Linked below, summary memorandum prepared by ERA highlights the outcome of the study for the Terrace Court and Greenwood Ave Basin areas.  The memorandum provides an overview of the data gathered for each storm drainage basin and the hydraulic and hydrologic analysis performed by the Village’s consultants in order to identify the existing conditions in each drainage basin.  Different improvement alternatives were then evaluated and tested through the use of stormwater modeling software to determine what impact different proposed improvements would have on reducing stormwater flooding.  Also attached are exhibits that: 1) define the limits of the watershed for each drainage basin, 2) present the existing conditions flooding limits, and 3) depict proposed conditions with the implementation of improvements for various levels of protection.  Costs for these improvement options will be presented in detail.  An important aspect of the outcome of the study is that no matter the level of public improvement, certain properties will require various levels of private improvement as well. 
Village Staff and engineers from Engineering Resource Associates will present details and findings of the Study at the Village Board meeting on October 16  Residents in both the Terrace Court and Greenwood Basin areas have been notified and invited to
the meeting to hear the presentation to the Board and participate in the discussion.
The Village Board will not be taking any action at the October 16 meeting.  The Presentation of the Study will provide information that will advise the Board during FY2016 budget discussions.


As highlighted on the map above, other areas of concern exist in the community as well.  These areas are being evaluated by staff, and where possible, improvements will be integrated.  Roadways controlled by the Illinois Department of Transportation (IDOT), including Sheridan Road, also sometimes experience flooding that impacts the safe travel as well as private property.  The Village is working with IDOT to seek solutions to these issues as well.

Past Efforts

Highlights of our past efforts include:

  • Following record flooding in the Village in August 1987, a Village-wide storm water drainage study was commissioned by the Village Board and a report was presented in 1989. Based on seven flood prone areas of the Village identified in that original report, staff began to incorporate potential storm water improvement projects into the Village’s long range capital improvement program plans.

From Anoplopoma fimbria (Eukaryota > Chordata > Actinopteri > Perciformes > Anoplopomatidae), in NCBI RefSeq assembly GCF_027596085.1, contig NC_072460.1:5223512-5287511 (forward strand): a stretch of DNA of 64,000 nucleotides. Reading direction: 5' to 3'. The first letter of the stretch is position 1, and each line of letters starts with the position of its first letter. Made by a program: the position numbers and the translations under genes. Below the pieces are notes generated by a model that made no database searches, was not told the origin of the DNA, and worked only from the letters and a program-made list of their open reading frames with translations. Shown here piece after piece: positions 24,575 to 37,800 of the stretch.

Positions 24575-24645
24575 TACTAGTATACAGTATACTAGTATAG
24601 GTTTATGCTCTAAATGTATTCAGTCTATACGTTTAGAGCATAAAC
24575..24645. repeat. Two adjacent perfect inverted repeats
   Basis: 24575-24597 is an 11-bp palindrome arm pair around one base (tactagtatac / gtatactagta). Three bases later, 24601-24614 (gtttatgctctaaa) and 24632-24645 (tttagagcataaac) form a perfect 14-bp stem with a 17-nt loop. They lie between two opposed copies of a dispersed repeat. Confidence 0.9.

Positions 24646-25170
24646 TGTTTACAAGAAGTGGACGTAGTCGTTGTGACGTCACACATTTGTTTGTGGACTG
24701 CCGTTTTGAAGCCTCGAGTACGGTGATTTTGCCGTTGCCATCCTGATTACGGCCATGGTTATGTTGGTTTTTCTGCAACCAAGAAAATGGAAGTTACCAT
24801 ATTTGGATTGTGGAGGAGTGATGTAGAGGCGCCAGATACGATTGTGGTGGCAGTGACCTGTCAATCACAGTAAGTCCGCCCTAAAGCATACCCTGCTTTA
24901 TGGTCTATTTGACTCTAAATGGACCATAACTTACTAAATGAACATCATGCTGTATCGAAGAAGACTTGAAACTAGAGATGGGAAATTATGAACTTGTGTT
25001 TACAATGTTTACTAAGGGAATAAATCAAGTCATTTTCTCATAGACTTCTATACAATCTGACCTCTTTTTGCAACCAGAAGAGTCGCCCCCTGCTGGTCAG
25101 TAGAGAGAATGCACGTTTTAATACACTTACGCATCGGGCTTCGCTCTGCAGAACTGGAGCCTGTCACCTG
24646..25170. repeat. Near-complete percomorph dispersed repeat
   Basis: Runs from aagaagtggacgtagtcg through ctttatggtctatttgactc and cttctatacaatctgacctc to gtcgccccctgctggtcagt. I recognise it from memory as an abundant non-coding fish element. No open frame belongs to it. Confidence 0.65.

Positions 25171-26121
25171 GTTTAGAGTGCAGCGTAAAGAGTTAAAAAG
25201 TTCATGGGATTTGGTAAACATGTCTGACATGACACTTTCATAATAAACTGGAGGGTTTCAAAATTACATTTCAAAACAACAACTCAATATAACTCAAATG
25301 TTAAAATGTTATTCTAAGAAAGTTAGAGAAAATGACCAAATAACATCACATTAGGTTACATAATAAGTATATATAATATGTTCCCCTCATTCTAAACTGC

• A follow-up study in 1992 on the East Diversion Ditch was used as the foundation for the eventual restoration of the ditch by Cook County in 2007.
  • Additional drainage studies have been completed on targeted drainage basins in the last 15 years.

The Village has completed the following major storm sewer improvements since 1988: 

Stonegate Terrace Storm Sewer (1988)   $400,000
Fairfield Road Storm Sewer (1991)   $122,000
Washington Ave. Storm Detention System (1991)   $611,000
Crescent-Greenleaf Ravine Improvements (1994)   $75,000
East Diversion Ditch By-Pass Sewer (1999)   $920,000
Hawthorn Ave. Outfall Improvements (2004)   $152,00
N. Dundee Basin Storm Improvements (2005)   $675,000
Sycamore Ln. Storm Sewer (2006)   $377,000
East Diversion Ditch Restoration (2007)   $1,000,000
Beach Rd. Storm Sewer (2009-10)   $140,000
Palos/Green Bay Basin Improvements (2010)   $1,580,000
Harbor/Linden Basin Improvements (2013)   $2,183,000
Greenwood/Oakdale Basin Improvements (2013)   $1,740,000
Elm Place/Valley Basin Improvements (currently underway 2014)   $2,250,000
TOTAL   $12,225,000

Each of these major storm sewer improvements was designed, through increased pipe capacity, to reduce the severity and duration of street and right-of-way flooding which impacts private property and disrupts vehicular traffic access.

Village staff routinely monitors the performance of the storm sewer system Village-wide over the course of a year, and is able to target maintenance efforts based on reported and observed street flooding. Areas that routinely experience street and right-of-way flooding during moderate to heavy storm events are evaluated as potential candidates for more comprehensive study.